Christopher Wheeler

Christopher Wheeler has written 7 posts for Politics on Toast

The English riots – Why do we make excuses for them?


riots, riots, riots, excuses, excuses, excuses

After the riots, all we hear are excuses. In this excoriating attack against our excuse-culture, Christopher Wheeler tells us what really is wrong with our society.

The Riots in England last week were a disgrace and reflected badly on not just the image of the United Kingdom but also the society we live in.  However, we must forget that the looters and rioters involved were totally to blame for their actions and it is a sickening sight to see people trying to excuse the inexcusable. Continue reading

The Myth of Meritocracy



A meritocratic society is often lauded as the best sort of society. But it seems too hard for politicians to implement. Until we become truly meritocratic we will get shoddy services and inept bureaucrats. Christopher Wheeler explains. 

Continue reading

A Dangerous Obsession – Britain and House Prices

House Prices

Bound to fall...

The British Obsession with house prices and home ownership has lead to a boom-and-bust cycle and economic instability. This has been accelerated by easy credit. We need to return to conservative values of saving and not buying things on credit, argues Christopher Wheeler.

In the United Kingdom one of the prime national obsessions is house prices.  When they go up, the media, the people and political parties regard this as proof that everything is right with the world.  But when house prices fall, or even just stabilise, the very Continue reading

A Very British Problem: The High-Speed London to Birmingham Line

Chinese High Speed Train

Rail networks: The Chinese are way ahead of us

The proposed high-speed rail link between London and Birmingham will take at least another decade to complete. China has managed to connect Shanghai and Beijing within 36 months. It is not just rail networks, but entire infrastructures are taking the British ages to complete. Red tape is primarily to blame, writes Christopher Wheeler.

On the 27th of July 2011, 25 years after it was originally proposed and 4 years after initial building work began the Hindhead Tunnel in Surrey was finally opened.  At the same time, debate in Britain Continue reading

The hypocrisy of Labour over phone-hacking

Blair, Brooks: best of friends?

Ed Miliband has opportunistically seized upon David Cameron’s closeness with the shamed Murdoch empire. Considering the Blair government’s own flirtation with News International this is cant and hypocrisy of the first order, writes Christopher Wheeler. 

Within the last few weeks the British newspaper industry, and more specifically News International, has been found to be a hotbed of immorality and alleged illegality. The Labour Party and their leader Ed Miliband have been seen – by the media and the general public alike – to have been making all the running over the issue of phone hacking. Labour have tried to claim that the scandal shows that Prime Minister David Cameron lacks judgement due to his hiring of an ex-tabloid editor who – it is claimed – was intimately involved in the scandal.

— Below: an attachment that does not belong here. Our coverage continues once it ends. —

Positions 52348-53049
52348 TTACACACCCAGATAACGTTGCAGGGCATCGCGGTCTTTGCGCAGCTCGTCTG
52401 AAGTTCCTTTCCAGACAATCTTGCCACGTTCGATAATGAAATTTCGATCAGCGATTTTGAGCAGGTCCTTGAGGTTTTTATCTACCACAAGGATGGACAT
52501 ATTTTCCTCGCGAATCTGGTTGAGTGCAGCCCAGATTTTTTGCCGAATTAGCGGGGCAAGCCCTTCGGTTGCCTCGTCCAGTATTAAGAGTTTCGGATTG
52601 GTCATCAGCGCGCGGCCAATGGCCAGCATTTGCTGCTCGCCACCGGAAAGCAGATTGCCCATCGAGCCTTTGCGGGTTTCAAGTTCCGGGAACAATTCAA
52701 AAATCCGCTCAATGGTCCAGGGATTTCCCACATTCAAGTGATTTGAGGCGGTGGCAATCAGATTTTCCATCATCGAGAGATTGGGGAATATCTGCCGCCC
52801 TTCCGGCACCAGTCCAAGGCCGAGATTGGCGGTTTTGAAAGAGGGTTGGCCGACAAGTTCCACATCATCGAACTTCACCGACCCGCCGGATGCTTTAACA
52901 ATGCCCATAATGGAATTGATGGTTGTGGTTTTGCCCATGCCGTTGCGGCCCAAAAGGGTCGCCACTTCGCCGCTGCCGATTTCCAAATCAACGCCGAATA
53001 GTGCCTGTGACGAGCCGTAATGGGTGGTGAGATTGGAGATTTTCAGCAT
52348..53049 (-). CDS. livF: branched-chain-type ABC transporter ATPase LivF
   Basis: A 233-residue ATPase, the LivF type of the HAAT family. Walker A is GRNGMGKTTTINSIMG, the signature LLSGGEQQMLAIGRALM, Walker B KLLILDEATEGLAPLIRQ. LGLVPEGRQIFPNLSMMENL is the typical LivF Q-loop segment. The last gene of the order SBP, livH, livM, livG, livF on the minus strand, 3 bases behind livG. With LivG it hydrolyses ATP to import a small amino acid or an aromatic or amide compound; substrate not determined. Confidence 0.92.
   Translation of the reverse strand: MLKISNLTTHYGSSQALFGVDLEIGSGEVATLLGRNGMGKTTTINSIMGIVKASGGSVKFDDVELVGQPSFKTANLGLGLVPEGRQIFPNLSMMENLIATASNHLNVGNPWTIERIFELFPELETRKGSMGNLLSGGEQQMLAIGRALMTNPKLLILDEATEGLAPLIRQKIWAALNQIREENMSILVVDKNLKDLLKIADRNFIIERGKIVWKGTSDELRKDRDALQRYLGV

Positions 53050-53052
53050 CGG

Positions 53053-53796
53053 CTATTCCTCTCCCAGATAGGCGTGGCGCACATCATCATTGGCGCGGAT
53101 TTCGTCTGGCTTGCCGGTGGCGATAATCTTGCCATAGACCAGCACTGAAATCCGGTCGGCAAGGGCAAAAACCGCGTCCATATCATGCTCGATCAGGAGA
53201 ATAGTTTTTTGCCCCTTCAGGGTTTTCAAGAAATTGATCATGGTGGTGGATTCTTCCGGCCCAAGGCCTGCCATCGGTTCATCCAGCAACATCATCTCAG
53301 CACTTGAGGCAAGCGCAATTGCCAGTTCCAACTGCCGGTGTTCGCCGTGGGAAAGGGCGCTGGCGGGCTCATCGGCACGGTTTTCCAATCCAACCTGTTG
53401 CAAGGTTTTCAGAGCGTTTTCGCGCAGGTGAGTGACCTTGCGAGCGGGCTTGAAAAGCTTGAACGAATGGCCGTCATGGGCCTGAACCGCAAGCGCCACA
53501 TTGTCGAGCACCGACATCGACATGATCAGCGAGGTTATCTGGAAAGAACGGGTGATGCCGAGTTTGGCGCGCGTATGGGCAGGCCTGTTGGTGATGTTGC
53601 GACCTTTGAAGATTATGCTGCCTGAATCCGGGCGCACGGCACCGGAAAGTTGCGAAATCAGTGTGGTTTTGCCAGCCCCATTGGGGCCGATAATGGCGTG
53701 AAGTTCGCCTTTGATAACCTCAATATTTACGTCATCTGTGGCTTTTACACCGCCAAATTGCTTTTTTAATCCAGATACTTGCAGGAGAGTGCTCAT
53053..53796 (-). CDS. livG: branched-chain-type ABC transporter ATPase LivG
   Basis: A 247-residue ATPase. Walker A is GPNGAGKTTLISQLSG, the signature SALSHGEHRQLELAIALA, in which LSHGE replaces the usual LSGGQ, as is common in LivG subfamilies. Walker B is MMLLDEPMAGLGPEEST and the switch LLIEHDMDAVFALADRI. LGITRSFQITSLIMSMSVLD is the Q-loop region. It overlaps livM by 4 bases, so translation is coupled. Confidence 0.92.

Continue reading

The Myth of the Progressive Majority: Why we vote Right not Left

It is often said that in Britain there is a ‘Progressive Majority’ and that if the splitting of votes between left-wing parties did not occur the Conservatives would never win another election. This is an argument though based on lazy generalisations, false assumptions and a plain distortion of facts which, if fully examined, show that the ‘Progressive Majority’ in Britain is a myth.

If we accept the concept held in left-wing circles of the idea of a ‘Progressive Majority’ we can say that it is flawed for any number of reasons. Firstly, it is based on an incorrect view of British political history. For the idea of a ‘Progressive Majority’ to work there must have been points in history where the Conservatives were not in power and the ‘Progressive Majority’ made a visible impact. Continue reading

The Two Nations: The private sector vs. politically motivated unions

Easy for you to say, Bob

‘Two nations; between whom there is no intercourse and no sympathy; who are ignorant of each other’s habits, thoughts and feelings, as if they were dwellers in different zones, or inhabitants of different planets,’
Benjamin Disraeli – Sybil or the Two Nations 1845

In 1845 Disraeli wrote about the Two Nations when describing the state of society within England and the dreadful conditions of the working classes compared to the relative prosperity of the upper and middle classes. Today we again have a case where Britain is divided between two groups, the public and the private sectors, who it would seem are as ignorant of each other’s lives as the classes described by Benjamin Disraeli in 1845. Continue reading

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